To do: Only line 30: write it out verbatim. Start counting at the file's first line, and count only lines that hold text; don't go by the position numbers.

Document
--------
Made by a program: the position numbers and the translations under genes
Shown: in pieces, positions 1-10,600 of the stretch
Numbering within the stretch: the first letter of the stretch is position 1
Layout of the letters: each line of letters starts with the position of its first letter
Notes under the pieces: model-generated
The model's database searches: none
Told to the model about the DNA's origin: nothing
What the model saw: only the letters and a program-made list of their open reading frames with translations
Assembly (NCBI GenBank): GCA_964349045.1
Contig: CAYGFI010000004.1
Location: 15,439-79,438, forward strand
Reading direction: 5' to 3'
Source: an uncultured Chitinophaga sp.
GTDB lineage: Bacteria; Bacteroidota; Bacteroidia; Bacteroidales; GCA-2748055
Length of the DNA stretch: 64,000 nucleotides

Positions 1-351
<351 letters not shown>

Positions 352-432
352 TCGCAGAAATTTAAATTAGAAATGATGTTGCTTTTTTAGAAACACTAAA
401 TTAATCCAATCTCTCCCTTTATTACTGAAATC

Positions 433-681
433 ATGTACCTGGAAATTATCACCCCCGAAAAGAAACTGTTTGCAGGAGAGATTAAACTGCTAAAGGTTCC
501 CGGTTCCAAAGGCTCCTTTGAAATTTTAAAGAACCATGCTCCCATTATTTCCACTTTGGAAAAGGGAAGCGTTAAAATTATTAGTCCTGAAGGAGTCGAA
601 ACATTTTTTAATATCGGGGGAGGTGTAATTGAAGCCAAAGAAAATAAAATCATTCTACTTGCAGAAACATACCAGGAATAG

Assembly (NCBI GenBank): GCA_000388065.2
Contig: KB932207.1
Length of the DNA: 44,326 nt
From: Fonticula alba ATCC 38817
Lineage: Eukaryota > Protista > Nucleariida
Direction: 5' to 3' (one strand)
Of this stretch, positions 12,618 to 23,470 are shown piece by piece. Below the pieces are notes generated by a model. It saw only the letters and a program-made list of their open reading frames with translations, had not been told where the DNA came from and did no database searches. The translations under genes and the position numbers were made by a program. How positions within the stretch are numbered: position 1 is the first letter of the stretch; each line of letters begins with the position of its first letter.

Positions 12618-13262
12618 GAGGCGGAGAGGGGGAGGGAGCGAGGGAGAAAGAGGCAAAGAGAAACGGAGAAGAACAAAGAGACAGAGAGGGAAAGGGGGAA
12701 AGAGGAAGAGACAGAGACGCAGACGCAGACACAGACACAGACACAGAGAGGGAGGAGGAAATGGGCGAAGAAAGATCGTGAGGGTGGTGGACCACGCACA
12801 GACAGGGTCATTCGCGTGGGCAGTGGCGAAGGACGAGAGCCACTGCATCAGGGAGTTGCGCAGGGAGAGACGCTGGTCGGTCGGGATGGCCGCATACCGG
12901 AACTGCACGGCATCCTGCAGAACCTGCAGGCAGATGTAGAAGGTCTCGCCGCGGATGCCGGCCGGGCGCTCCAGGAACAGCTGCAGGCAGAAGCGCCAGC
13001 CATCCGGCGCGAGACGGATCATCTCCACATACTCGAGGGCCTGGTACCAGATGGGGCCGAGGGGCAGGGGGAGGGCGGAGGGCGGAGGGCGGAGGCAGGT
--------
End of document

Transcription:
Direction: 5' to 3' (one strand)